"Govern a family as you would cook a small fish – very gently."
If two vegans get in a fight, is it still considered a beef?
The longest book title contains 1,809 words.
The title of Srijan Timilsina's 2014 Guinness World Record-setting book is practically a full text in itself. Including 1,809 words (or 11,284 characters) it begins, The historical development of the Brain i.e. from its formation from Annelida: Earthworm, Lugworm, Rag worm, Amphitrite, Freshwater worm, Marine worm, Tubifex, Leech. etc, Arthropoda: Housefly, Butterfly, Honey bee, Fairy shrimp, Horseshoe crab, Tick, Bluebottle, Froghopper, Yellow crazy ant…," and continues to list pretty much every insect, fish, and mammal you can think of, including humans.
It then goes on to ask questions like, "What did they find and what did they eat? How did they defend from their enemies and attack them? Which is the oldest stone ever discovered? Which ancestor of human being first started to walk with the help of two limbs?" It finally ends with, "Solutions of above inquisitiveness are included in this book," which you think would go without saying, but perhaps not if you want your title to set a world record.
Turkeys Were Once Worshipped Like Gods
While the turkey is currently America's favorite part of the Thanksgiving meal, in 300 B.C., these big birds were heralded by the Mayan people as vessels of the gods and were honored as such, so much so that they were domesticated to have roles in religious rites. They were symbols of power and prestige and can be found everywhere in Maya iconography and archaeology.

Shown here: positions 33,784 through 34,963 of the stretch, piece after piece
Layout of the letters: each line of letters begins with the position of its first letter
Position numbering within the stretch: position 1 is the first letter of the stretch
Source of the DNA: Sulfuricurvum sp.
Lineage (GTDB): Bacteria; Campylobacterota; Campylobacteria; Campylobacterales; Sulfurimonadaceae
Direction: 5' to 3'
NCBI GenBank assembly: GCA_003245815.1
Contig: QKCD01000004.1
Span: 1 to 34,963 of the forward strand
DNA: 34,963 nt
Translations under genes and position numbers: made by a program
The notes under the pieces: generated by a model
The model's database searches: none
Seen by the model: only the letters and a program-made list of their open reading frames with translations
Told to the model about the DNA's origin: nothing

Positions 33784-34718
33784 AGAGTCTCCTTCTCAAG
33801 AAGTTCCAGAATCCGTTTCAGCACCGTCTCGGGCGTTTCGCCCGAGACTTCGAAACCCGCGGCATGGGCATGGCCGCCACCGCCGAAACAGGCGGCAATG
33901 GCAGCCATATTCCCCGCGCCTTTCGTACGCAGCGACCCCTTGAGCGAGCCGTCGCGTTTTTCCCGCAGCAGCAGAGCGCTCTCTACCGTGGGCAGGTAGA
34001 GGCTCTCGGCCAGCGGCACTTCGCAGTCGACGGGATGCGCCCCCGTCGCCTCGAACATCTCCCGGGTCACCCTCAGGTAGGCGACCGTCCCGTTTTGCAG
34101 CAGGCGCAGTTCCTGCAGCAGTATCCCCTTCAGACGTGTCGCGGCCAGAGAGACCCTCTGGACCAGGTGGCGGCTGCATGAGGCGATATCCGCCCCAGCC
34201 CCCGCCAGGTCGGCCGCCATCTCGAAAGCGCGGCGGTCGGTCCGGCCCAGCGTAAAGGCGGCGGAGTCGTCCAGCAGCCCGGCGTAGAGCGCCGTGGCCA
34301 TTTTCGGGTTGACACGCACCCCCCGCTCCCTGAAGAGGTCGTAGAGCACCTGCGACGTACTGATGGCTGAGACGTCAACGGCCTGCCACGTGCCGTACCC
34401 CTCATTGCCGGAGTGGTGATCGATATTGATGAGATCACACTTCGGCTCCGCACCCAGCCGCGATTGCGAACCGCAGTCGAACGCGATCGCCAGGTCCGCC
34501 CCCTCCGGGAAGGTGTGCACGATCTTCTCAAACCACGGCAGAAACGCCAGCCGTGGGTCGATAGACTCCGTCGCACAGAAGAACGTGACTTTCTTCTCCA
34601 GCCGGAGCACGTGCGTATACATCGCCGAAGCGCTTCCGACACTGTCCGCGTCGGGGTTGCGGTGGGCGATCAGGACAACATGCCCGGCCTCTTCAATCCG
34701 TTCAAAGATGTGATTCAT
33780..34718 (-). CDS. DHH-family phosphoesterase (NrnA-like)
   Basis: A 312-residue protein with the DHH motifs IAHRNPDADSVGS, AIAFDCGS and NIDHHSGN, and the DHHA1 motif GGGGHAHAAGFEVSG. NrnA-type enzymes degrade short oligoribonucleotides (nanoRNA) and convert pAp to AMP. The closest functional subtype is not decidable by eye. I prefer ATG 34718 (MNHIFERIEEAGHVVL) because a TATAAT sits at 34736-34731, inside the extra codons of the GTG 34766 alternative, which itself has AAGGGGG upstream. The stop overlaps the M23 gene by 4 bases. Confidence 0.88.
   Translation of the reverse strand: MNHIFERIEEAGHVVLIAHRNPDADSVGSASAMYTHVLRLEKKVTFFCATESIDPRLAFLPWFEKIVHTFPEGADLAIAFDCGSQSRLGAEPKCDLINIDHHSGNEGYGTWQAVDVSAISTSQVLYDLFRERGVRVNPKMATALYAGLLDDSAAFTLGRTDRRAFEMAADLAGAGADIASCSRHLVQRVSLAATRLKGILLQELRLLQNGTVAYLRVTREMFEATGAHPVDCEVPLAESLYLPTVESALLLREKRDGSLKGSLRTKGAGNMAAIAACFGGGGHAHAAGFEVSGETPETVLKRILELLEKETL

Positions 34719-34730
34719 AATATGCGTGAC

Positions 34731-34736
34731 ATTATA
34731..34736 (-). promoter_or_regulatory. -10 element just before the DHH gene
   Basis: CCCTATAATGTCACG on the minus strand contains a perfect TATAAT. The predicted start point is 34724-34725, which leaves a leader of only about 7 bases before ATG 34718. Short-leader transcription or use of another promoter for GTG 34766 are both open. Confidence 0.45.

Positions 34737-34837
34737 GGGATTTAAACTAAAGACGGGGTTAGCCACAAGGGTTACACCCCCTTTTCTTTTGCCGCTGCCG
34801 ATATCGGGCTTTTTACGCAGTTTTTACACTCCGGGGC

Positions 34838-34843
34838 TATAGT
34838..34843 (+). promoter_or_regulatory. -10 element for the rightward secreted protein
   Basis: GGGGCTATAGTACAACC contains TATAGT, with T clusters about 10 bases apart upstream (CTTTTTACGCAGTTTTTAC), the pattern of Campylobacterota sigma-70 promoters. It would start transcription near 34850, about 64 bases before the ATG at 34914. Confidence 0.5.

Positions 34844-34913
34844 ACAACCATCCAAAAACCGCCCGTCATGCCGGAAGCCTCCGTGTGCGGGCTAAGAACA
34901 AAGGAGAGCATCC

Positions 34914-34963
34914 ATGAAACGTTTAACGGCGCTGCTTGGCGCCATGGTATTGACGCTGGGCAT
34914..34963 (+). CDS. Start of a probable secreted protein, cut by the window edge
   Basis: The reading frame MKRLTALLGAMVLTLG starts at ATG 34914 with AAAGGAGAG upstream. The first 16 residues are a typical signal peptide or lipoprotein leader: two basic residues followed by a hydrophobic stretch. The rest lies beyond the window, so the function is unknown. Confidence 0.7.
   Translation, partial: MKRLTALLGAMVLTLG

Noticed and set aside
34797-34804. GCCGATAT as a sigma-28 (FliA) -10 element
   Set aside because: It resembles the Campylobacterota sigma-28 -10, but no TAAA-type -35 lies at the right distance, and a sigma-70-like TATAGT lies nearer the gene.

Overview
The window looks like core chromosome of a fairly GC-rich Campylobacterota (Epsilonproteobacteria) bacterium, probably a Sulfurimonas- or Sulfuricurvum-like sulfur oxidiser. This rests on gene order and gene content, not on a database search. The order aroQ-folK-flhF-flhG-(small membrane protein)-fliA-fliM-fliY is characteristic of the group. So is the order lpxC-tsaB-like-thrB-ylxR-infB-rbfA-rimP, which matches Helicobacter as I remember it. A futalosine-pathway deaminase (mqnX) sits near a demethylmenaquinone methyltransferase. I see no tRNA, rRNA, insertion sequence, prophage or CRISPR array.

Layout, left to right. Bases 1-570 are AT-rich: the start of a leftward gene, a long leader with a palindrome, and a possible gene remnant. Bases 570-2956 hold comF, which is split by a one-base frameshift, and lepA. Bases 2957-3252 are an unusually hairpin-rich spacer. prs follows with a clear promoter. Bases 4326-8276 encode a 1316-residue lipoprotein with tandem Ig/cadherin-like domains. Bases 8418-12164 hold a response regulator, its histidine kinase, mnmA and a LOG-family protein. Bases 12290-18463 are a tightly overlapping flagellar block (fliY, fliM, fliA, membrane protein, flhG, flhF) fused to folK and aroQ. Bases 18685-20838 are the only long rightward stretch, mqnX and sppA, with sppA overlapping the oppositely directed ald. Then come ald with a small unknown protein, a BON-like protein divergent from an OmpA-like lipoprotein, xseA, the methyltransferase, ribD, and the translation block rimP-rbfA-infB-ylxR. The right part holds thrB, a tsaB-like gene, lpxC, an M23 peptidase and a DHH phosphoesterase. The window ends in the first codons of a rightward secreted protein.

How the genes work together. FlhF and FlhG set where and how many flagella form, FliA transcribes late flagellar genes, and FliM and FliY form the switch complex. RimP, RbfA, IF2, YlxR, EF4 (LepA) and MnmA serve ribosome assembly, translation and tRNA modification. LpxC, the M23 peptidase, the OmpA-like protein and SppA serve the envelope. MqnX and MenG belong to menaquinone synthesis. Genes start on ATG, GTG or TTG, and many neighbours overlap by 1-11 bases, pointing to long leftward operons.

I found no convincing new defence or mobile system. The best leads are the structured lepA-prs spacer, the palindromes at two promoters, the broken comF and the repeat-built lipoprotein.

Those who correctly state that Infernal Affairs is better than its remake, The Departed, often state the need for closure as one reason for its inferiority. It’s a surprise to learn then that one ‘happier’ ending saw the Hong Kong thriller lose its open ending as Andy Lau’s mole gets his comeuppance with arrest, negating the superb trilogy closer in which his guilt sent him over the edge.
"You had my curiosity. But now you have my attention."
Django Unchained (2012)
In the second of his revisionist history films, Quentin Tarantino is in peak form, dishing out fantasy justice to abominable characters like Leonardo DiCaprio's Calvin J. Candie, a smooth-talking slave-owner with a passion for phrenology. Candie's gleeful hatred -- covered with a slimy veneer of Southern manners -- puts the efficiency of Tarantino's character development on full display. The slave-owner is the quintessential talentless, overconfident man who believes himself far superior to a foreigner and a free slave, despite all evidence to the contrary. As he takes a childish slurp out of a coconut filled with booze, DiCaprio delivers the film's best line with the kind of uncomfortable familiarity and condescension that make the final act's revenge fantasy fully earned. It's the kind of line you could imagine a venture capitalist or similar vampire uttering today; we thankfully no longer sell humans as commodities, but the sickening nature of business sharks remains.
What do I do that makes you smile?